And at about mile 0.5 she asked, "have we gone a mile yet?", which is the running equivalent of asking "are were there yet" as your family heads off on summer vacation, and you haven't even escaped the city limits. No, not a mile, Helen, but we are so strong.
I sang about every holiday song I know. Helen was inspired by every baby she saw being pushed in a buggy, and we laughed a lot at the silly costumes people were wearing and all the dogs running. Extra points if the dog had on reindeer antlers!
By the time we saw a man running around with cracked eggs falling out of an egg carton, only Helen was able to shout "SIX GEESE A-LAYING", which I thought was pretty clever. We had previously seen 4 Calling Birds.
At mile 1.3, I was pretty confident Helen had run further than she ever had before, so I cheered her "distance PR". Shortly after that, she started complaining about:
- being unable to breathe
- her foot hurting
- her shoulder hurting
- and so many other aching body parts that I can't even remember them all.
I just smiled and cheered her forward, shaking my jingle bells. Two or three times, we had to walk. Helen just could not fathom running any further. Before we started walking, I would ask her to name the point when we would start running, and every time she picked up the pace before that agreed up on point - always because a dog or baby passed us that she just had to get a closer look at.
Helen crossed the line with a net time of 39:14, which is an average pace of 12:38. According to my watch, we ran positive splits - slowing down just a little bit with each mile, which was to be expected. Helen sprinted across the finish line, and she is really proud of herself. She plans to write a story about the race in Writer's Workshop at her school tomorrow, and I am very much looking forward to her version of events.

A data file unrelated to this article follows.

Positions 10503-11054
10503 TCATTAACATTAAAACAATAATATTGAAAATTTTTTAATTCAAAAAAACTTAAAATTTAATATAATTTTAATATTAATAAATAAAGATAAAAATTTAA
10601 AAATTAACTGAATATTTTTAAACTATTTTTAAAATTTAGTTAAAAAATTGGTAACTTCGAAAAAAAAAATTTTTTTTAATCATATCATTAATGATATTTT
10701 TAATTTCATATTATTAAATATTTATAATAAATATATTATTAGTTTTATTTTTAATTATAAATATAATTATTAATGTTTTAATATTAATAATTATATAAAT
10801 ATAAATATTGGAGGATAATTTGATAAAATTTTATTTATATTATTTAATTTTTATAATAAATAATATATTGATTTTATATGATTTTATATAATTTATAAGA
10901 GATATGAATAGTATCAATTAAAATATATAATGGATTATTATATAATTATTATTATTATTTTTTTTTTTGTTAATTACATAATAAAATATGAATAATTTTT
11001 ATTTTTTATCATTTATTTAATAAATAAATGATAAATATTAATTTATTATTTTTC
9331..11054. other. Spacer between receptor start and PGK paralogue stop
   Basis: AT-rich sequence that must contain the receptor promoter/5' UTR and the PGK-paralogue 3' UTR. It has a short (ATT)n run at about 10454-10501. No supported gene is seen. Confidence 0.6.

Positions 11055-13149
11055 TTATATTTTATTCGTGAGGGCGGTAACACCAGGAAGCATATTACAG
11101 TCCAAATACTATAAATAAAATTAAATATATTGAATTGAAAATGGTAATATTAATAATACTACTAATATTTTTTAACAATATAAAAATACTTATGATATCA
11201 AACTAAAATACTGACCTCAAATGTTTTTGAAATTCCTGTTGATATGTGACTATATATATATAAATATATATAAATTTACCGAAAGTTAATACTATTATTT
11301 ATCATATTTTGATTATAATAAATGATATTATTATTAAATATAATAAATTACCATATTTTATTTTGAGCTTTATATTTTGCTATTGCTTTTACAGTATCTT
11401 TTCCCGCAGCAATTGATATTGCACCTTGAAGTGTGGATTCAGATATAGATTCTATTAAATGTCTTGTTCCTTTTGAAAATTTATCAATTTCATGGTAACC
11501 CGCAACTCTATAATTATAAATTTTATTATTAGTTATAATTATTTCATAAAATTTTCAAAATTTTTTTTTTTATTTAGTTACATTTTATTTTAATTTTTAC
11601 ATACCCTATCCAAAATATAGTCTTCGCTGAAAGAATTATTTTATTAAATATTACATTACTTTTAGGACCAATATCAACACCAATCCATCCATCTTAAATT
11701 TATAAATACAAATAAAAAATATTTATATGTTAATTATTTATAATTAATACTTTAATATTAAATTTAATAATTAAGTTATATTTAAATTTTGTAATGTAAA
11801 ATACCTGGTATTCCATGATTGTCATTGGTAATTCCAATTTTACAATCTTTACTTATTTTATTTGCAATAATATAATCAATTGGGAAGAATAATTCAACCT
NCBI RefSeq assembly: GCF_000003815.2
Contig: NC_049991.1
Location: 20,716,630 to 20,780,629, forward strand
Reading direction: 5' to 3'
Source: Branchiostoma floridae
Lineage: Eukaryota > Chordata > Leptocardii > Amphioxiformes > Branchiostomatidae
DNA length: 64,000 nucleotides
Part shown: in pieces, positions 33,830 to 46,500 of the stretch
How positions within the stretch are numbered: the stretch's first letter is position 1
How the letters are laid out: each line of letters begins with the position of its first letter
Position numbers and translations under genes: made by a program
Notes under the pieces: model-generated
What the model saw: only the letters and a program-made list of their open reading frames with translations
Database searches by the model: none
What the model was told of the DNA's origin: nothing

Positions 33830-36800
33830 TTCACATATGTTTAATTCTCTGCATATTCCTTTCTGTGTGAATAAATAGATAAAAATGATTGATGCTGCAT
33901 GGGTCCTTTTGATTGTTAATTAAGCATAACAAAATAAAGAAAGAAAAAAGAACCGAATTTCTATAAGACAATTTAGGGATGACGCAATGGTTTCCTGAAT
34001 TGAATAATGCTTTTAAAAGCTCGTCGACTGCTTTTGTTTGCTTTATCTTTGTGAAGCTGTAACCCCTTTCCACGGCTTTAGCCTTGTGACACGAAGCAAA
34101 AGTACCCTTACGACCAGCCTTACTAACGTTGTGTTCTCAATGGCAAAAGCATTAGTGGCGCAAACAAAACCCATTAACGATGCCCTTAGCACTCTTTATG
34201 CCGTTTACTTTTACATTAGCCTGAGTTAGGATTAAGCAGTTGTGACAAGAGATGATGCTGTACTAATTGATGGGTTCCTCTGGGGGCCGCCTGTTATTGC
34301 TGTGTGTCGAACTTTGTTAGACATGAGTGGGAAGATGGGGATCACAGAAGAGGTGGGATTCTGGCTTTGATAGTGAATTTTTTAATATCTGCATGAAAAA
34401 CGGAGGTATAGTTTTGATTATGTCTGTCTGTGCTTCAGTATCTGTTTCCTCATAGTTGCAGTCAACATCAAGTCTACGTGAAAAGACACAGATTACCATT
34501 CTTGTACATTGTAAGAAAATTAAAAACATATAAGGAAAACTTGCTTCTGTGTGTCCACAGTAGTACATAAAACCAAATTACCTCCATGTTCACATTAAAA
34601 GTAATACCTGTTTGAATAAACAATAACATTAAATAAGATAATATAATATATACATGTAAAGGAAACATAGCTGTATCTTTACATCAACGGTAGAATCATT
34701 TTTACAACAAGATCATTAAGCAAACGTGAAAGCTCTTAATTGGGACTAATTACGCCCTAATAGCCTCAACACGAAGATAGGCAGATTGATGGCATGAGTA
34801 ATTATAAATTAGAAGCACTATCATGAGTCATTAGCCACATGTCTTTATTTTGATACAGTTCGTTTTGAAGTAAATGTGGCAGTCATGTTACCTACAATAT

Connor and Ed ran the race together. Ed reports that Connor held a steady pace for the whole race, and at the end - Connor was not even particularly tired. I told him that meant he could've gone faster, but Ed preaches slow and steady, and it was definitely a fun race for Connor. I'm not sure what exactly the men of the family talked about, but I understand they talked through the whole thing. During the last mile, Ed had to swipe Connor's stocking cap off, for fear the little dude would overheat. Ed was worried about Connor's red face. Connor's goal was to beat last year's pace of 11:53 minute miles. And he did! This year, Connor crossed the line at 33:23, which is an average pace of 10:45.
Bravo, all! I failed to capture any in-race photos, but I got everyone to pretend to run in our sitting room, sans the hats we all wore. Helen insisted we pretend like we were running.
Our recovery food was Stonyfield vanilla yogurt, with granola crumbled on top of Helen's two bowls and cinnamon added to Connor's three bowls! They thought we might run out of yogurt - but there's more where that came from!
About halfway through the race, Helen asked if we could go to Pinkberry, a nearby frozen yogurt shop, afterwards. And while ice cream on a cold day might not be the first treat I think of, there was no way I was going to disappoint Helen during the race. So yes we can go to Pinkberry, Helen! It sounds like a fantastic idea.
The sweetest moment of the whole experience came at the end of the race. Connor congratulated Helen and told her "You have the family 5K record for 7 year olds"! Which is, he pointed out, a title she will hold forever since there will be no more 7 year olds in our home.